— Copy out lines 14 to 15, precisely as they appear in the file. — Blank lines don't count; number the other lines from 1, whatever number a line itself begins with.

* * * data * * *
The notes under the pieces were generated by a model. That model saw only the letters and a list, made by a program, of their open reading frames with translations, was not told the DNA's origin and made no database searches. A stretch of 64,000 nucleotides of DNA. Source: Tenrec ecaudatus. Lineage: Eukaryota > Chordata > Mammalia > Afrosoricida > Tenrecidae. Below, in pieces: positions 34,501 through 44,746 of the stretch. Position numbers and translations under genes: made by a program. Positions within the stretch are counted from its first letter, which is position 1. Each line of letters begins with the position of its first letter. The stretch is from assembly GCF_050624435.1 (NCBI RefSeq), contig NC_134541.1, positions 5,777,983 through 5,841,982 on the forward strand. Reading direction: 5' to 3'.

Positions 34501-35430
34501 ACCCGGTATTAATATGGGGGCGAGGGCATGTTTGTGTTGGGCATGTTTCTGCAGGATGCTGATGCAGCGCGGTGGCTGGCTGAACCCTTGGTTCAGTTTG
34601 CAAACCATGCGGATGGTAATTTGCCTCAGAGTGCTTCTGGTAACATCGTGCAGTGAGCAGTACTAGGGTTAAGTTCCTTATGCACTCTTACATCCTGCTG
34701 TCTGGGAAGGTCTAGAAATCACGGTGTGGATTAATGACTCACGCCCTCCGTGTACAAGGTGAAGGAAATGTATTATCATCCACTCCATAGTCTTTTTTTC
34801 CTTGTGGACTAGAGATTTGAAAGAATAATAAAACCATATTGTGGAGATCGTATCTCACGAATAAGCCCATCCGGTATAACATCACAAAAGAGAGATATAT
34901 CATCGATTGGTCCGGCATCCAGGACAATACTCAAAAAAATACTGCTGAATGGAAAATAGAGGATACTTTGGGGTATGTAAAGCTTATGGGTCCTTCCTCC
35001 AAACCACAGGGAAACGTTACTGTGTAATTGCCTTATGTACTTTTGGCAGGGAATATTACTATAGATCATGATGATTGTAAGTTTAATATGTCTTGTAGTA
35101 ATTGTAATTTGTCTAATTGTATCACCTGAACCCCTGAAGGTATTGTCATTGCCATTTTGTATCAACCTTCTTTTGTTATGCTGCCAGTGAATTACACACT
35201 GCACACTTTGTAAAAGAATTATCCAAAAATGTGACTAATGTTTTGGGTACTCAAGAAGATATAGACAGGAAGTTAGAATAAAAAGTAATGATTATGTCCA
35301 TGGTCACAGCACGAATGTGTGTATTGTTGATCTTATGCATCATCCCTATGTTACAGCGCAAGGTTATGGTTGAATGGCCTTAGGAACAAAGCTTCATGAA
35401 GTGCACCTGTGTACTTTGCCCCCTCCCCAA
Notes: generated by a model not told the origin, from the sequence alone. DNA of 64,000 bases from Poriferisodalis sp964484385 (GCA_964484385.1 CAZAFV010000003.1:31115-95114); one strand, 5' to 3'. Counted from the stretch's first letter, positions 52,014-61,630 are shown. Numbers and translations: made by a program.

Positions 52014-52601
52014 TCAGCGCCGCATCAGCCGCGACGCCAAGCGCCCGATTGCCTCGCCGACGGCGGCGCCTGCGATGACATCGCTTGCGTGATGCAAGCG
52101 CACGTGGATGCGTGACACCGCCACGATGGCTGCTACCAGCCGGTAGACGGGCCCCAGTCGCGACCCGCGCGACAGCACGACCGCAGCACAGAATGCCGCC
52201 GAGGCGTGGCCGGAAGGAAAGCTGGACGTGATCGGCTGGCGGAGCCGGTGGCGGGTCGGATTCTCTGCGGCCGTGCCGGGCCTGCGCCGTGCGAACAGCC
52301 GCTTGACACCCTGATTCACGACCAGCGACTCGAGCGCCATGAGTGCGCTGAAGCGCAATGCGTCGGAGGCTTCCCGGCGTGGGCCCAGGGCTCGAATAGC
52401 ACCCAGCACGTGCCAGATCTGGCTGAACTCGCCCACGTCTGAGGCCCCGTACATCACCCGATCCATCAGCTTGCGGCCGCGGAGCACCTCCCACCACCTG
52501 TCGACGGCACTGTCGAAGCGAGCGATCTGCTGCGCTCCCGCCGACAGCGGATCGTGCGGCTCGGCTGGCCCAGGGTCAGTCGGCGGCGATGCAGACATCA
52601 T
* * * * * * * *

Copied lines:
Positions 52014-52601
52014 TCAGCGCCGCATCAGCCGCGACGCCAAGCGCCCGATTGCCTCGCCGACGGCGGCGCCTGCGATGACATCGCTTGCGTGATGCAAGCG